The Washing Machine ProjectFollow article
Between us, we have the skills to create a sustainable future. It’s about how we choose to direct those skills. As the climate crisis intensifies and inequalities persist, now is the time to make that choice.
The Washing Machine Project, founded in 2018, is a grassroots social enterprise dedicated to innovating solutions for low-income and displaced persons around the world.
Nav, the founder, began as an engineer working for Dyson. His career started typically: university, grad scheme, job. However, in his own words, "I got bored of making vacuum cleaners for rich people”. He took a sabbatical and headed to rural South India, where he volunteered with Engineers Without Borders making clean and efficient cookstoves. There, he met his neighbour, Divya. It was through this friendship that Nav realised how great a burden unpaid labour places on women and the obstacle it becomes for women needing (or indeed wanting) to pursue paid work and education. The resulting financial pressures, along with the time burden and the physicality of the tasks themselves, put women’s health and wellbeing at risk.
Handwashing clothes is one such task. Spending up to 20 hours every week handwashing clothes, Divya was unable to seek paid employment and would suffer skin irritations and back pain. Handwashing clothes has many health risks, particularly for those having to use contaminated water sources, notably rivers and streams where people defecate and where water-borne and insect-vector diseases, such as cholera and malaria, are highly contractable. For those who have limited water access, the task is a consuming one. Using around 40 litres of water, it restricts use of the precious resource for other basic, everyday tasks.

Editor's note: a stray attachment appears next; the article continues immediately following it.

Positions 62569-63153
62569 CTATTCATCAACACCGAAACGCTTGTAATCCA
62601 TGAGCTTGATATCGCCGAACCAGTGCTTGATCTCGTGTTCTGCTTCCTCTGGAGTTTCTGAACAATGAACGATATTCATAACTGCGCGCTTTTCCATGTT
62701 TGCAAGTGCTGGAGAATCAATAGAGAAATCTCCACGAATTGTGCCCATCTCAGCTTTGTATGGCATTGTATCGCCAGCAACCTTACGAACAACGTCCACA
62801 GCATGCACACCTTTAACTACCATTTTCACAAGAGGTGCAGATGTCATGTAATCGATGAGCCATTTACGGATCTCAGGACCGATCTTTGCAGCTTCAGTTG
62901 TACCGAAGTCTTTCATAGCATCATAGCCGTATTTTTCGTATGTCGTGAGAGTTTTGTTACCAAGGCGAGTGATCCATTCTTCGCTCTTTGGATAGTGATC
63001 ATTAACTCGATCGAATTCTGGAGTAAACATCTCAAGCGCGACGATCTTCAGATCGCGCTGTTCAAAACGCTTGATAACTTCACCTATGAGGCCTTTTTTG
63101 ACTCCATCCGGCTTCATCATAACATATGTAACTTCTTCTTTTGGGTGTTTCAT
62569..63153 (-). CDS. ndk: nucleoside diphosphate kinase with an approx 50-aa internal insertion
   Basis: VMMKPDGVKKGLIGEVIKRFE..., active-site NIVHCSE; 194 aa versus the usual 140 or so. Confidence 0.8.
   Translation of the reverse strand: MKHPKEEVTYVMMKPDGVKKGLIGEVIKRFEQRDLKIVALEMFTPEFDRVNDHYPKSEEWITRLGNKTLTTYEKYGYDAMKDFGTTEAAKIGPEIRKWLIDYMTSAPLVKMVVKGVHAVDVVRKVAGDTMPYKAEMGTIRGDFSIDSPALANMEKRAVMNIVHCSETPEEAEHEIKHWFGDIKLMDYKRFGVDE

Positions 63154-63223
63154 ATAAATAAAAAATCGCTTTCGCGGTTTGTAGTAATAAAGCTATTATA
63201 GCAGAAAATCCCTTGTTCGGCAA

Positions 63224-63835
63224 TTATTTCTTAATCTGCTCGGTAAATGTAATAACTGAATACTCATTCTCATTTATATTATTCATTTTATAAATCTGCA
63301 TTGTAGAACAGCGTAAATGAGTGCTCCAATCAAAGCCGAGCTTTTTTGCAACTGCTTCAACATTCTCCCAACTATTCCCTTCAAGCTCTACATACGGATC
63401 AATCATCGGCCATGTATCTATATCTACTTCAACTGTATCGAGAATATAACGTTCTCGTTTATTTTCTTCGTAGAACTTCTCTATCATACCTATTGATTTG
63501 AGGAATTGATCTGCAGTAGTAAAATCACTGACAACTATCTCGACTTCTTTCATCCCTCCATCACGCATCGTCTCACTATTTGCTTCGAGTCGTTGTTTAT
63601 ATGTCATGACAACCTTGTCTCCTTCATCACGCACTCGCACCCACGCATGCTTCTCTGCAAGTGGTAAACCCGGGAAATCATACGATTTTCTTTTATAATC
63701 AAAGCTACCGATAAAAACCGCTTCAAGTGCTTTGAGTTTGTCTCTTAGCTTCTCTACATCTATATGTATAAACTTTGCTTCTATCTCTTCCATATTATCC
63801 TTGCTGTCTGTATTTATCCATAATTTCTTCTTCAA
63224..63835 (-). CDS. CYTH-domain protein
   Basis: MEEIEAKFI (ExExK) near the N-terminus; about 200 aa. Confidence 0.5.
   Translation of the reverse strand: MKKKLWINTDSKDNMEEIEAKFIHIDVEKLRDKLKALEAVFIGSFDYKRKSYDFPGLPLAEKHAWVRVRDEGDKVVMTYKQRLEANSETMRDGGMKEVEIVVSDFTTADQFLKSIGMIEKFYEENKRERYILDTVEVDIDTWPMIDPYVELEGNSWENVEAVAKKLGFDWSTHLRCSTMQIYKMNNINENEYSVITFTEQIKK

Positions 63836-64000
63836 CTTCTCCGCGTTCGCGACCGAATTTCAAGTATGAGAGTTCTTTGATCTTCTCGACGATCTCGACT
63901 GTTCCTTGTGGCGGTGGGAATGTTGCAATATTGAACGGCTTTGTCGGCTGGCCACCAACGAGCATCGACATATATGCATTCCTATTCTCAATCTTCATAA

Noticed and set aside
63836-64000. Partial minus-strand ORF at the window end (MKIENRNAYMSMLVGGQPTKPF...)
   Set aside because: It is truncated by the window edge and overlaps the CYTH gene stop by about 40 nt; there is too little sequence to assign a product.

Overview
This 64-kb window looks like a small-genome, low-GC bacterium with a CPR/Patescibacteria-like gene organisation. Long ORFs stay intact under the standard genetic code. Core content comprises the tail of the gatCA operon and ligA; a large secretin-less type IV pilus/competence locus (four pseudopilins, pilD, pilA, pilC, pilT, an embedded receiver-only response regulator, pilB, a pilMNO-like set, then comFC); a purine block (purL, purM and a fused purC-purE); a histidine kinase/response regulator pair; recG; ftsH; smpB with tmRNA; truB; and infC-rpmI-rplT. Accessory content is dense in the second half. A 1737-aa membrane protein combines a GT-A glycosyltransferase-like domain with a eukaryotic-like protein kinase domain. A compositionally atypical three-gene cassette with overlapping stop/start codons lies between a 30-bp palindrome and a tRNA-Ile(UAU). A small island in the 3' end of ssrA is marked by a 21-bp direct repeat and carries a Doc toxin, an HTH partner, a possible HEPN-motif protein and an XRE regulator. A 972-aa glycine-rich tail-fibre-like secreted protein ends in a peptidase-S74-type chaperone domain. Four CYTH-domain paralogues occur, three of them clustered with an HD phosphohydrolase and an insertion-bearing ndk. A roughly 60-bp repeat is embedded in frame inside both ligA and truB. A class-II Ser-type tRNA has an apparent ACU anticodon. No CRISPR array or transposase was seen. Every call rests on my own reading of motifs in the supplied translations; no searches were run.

Our response: a manual, off-grid washing machine. Fondly named the Divya, the machine is hand-cranked and portable, using off-the-shelf parts, allowing it to be used in, delivered to and fixed in remote areas. Thanks to its gearing mechanism, Divya 1.5 has appropriate modes for wash, spin and dry, which deliver an effective wash whilst removing the need for the user's skin to come into contact with detergent. It is also designed to be affordable, notably within the buying power of women, to make it accessible to those who need it most.
TWMP carried out a 50-machine pilot with the Divya 1 model in refugee camps in Iraqi Kurdistan, which demonstrated a 75% reduction in time and a 50% reduction in water consumption. Recent testing on our latest model has also shown the Divya to be more effective than an electric washing machine over an hour-long delicate cycle. The Divya 1.5 totally removed stains of blood, wine, tomato puree and soil, whilst all stains remained somewhat visible following the electric cycle. Motor oil remained in both cases, however faded more during the Divya’s cycle. Significantly, the Divya 1.5 uses 30 litres compared to the electric washing machine’s 105 litres.
Pilots have been key to our work as they have allowed us to maintain a user-centred approach, learning from the beneficiaries to continually develop our solution, rather than imposing one. Research has been carried out in over 10 different countries, including Cameroon, The Philippines and Lebanon, and that number is only set to grow. With Electrocomponents* as our partner, we hope to see 75,000 machines delivered, impacting the lives of 100,000 and saving over 1 million litres of water people by 2023.
We are a global community with a responsibility to each other and the planet. If we work together, we can innovate solutions that empower communities and promote a better, more equal world for everyone. On that note, keep your eyes peeled for an upcoming opportunity to get involved with our mission and develop your skills towards a more sustainable future.
“My urgency is to get more people from STEM backgrounds to get involved because it's the scientists, engineers, and mathematicians that are creating solutions that could help or hinder generations to come.” — Navjot Sawhney, Founder of TWMP